Never, Ever Take One of These on a Golf Trip to the British Isles

You won't need one of these if you travel to the British Isles to play golf. Royal Lytham & St. Annes, England, May 13, 2013.

You won’t need one of these if you travel to the British Isles to play golf. Royal Lytham & St. Annes, England, May 13, 2013.

I’m in northwestern England playing golf this week. I didn’t bring an umbrella, and I’m glad I didn’t, even though there’s rain in the forecast for every day from now until the end of time. The trash can on the second tee on almost any links course in England, Scotland, and Ireland often looks like the trash can in the photo above, because American golfers typically come to the British Isles prepared for the rain but not for the wind. One hole is usually enough to destroy almost any umbrella. And carrying a “wind-proof” model isn’t the solution, because if your umbrella can’t be turned inside out it will carry you to sea, assuming you’re strong enough to hang on. Here’s why:

Wind-sculpted trees, thirteenth hole, Royal Lytham & St. Annes.

Wind-sculpted trees, thirteenth hole, Royal Lytham & St. Annes.

The wind was blowing hard yesterday, but the trees in the photo above look that way on calm days, too. Even scrubby little bushes get squashed in the direction of the prevailing wind. (I first wrote about the terrific golf courses of northwestern England almost twenty years ago. The opening sentence of my article was “You don’t need a weatherman to know which way the wind blows at Royal Lytham & St. Annes.” A Golf Digest copy editor, who apparently had never heard of Bob Dylan, changed “weatherman” to “weather report”—and that’s the way it ran.)

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Not carrying an umbrella will lighten your luggage by a couple of pounds, and it will spare you a lot of annoying housekeeping while you play. And you won’t miss it at all, if you have a rain suit, a rain hat, and a pair of rain gloves. The rain gloves are especially important, because if you have a pair of those you won’t need to even think about trying to keep your grips dry. In fact, if you have rain gloves you almost don’t need to carry a towel. And after my first trip to Scotland, in the early nineties, I stopped carrying an umbrella at home, too. Way too much trouble!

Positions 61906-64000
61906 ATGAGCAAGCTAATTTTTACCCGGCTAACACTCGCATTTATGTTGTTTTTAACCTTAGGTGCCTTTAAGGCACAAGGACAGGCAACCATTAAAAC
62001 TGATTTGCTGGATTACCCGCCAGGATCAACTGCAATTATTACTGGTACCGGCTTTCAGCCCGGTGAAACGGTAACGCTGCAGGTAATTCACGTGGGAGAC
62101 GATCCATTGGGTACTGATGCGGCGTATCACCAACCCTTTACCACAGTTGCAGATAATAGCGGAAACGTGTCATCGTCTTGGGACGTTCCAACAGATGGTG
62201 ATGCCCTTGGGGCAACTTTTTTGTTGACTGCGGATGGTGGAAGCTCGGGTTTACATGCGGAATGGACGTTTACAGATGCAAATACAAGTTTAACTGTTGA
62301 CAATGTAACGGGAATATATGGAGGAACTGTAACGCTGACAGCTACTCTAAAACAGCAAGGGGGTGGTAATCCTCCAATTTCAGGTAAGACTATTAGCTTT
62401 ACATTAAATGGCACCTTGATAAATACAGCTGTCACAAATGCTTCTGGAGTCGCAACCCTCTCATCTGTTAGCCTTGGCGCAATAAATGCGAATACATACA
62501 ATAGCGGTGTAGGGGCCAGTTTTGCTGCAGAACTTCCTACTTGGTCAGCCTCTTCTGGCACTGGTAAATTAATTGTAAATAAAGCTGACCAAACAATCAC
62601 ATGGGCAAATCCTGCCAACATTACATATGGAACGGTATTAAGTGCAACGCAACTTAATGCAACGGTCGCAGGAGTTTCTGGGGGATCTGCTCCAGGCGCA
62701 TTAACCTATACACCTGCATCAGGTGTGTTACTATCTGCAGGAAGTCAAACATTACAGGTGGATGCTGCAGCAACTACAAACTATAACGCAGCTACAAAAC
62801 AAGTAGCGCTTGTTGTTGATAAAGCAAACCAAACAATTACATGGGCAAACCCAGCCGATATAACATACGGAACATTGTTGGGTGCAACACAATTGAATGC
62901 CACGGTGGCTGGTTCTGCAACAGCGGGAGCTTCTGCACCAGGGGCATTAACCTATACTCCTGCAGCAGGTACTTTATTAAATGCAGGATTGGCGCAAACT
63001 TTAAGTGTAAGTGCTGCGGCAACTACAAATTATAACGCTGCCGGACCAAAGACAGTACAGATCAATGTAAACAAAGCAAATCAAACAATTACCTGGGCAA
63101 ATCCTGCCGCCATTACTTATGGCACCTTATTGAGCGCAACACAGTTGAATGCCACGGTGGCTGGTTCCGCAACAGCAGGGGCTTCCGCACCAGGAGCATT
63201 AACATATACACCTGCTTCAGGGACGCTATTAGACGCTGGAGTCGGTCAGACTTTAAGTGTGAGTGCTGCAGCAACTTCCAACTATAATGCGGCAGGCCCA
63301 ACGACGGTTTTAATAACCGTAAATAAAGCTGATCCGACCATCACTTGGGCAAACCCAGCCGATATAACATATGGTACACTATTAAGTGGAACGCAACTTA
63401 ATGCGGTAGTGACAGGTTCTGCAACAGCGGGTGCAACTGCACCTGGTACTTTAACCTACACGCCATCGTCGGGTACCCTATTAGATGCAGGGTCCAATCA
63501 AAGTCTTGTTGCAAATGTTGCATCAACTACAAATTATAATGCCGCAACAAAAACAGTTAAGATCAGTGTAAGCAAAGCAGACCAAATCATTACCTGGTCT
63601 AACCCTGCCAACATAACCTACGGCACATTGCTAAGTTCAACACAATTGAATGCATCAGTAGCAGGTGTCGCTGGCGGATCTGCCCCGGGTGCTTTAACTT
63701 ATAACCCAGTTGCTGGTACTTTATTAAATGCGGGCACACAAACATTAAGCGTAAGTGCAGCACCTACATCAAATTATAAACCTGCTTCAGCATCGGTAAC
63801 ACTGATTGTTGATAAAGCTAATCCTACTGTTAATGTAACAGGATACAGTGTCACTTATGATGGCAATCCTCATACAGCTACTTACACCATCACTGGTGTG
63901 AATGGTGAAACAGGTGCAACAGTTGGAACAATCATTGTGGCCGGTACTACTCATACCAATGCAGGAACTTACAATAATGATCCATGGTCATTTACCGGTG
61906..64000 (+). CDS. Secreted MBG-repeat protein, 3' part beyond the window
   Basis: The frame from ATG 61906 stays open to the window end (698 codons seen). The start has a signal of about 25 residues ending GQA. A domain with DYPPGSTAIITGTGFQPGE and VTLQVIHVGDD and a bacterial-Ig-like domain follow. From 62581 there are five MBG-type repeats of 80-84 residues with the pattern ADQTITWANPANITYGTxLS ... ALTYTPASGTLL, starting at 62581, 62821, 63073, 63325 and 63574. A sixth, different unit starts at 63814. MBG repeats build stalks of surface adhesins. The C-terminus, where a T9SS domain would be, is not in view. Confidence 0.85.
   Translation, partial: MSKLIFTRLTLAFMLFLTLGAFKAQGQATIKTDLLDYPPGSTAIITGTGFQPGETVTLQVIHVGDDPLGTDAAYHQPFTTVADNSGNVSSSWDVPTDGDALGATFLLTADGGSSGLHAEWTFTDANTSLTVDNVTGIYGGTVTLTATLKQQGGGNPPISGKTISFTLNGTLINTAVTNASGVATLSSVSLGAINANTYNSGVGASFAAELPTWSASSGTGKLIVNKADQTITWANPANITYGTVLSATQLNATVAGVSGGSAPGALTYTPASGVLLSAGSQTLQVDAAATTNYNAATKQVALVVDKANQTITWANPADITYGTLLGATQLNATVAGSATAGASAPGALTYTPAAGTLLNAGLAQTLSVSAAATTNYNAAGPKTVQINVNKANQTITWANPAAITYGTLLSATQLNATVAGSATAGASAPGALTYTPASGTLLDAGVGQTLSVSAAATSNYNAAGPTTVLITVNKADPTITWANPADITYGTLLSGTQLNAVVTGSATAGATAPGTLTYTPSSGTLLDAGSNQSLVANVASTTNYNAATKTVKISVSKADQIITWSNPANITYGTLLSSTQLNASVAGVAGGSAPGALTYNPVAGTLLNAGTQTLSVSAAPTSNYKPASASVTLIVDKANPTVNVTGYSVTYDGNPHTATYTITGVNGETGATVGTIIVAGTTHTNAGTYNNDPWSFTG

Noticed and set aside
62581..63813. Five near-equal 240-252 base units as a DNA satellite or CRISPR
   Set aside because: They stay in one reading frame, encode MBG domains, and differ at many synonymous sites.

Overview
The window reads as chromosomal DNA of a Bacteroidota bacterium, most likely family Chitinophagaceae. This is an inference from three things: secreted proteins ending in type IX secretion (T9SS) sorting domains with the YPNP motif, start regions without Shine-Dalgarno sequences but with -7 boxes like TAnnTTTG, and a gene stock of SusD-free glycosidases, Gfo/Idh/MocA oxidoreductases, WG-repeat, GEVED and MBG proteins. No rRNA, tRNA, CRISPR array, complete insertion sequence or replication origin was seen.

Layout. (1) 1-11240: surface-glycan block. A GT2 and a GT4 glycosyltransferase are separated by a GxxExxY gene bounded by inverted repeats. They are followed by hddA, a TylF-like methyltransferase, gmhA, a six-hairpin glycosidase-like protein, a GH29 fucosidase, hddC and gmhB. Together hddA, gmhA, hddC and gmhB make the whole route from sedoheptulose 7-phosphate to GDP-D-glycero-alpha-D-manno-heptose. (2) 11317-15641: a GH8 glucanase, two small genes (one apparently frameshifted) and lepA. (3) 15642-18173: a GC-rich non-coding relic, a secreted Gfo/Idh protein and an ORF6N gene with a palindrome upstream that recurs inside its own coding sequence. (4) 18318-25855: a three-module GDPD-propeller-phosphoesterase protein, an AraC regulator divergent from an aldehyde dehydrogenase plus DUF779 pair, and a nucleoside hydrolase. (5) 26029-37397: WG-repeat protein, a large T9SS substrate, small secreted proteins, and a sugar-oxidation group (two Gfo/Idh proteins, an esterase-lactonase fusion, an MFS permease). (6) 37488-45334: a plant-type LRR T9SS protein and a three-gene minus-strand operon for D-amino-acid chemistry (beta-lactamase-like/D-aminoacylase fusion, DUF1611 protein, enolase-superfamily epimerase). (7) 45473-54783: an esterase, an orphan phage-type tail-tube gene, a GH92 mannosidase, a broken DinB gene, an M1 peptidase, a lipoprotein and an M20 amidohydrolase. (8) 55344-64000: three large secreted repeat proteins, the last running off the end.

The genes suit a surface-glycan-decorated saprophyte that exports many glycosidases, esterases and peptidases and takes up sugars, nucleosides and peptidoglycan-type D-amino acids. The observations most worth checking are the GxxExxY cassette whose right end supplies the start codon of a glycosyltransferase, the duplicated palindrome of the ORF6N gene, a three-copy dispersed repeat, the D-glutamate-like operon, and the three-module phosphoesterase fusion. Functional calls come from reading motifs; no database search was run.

6 thoughts on “Never, Ever Take One of These on a Golf Trip to the British Isles

    • My favorite rain suit at the moment is by Galvin Green (very popular over here), but it’s ridiculously expensive and I wouldn’t be wearing it if Golf Digest’s clothes guy hadn’t sent it to me to try. I also like the Sun Mountain rain suits, despite the grumbling by the American Ryder Cup team, although they’re expensive, too. The no-name stuff can be just as good, and it’s way cheaper. My best accessory is a pair of farmer-style suspenders, which I ordered from the Vermont Country Store. They keep the pants from sliding down when I stuff wet hands into the pockets. The best rain hat, in my opinion, is the Seattle Sombrero, by Outdoor Research. It’s meant for kayakers, backpackers, and fishermen, and it’s much better than any golf hat I’ve ever tried. Lots of guys at my club have them now. Incidentally, there was a lashing rain storm here this morning, and I did something I’ve never done on a golf trip before: rolled over and went back to sleep. I’m going to play this afternoon, though.

  1. Not true – All you have to do is make sure the umbrella is pointed into the wind.

    I am an expert in this as I have played golf in Ireland for over 30 years!!

  2. Welcome to Lancashire! Hope you had an afternoon round there as well as it’s lovely out now. Where are you playing this time?

    • Lytham, St. Annes Old, Wallasey, Hesketh (yesterday), Formby (today), Formby Ladies, Birkdale, Hillside, Southport & Ainsdale.

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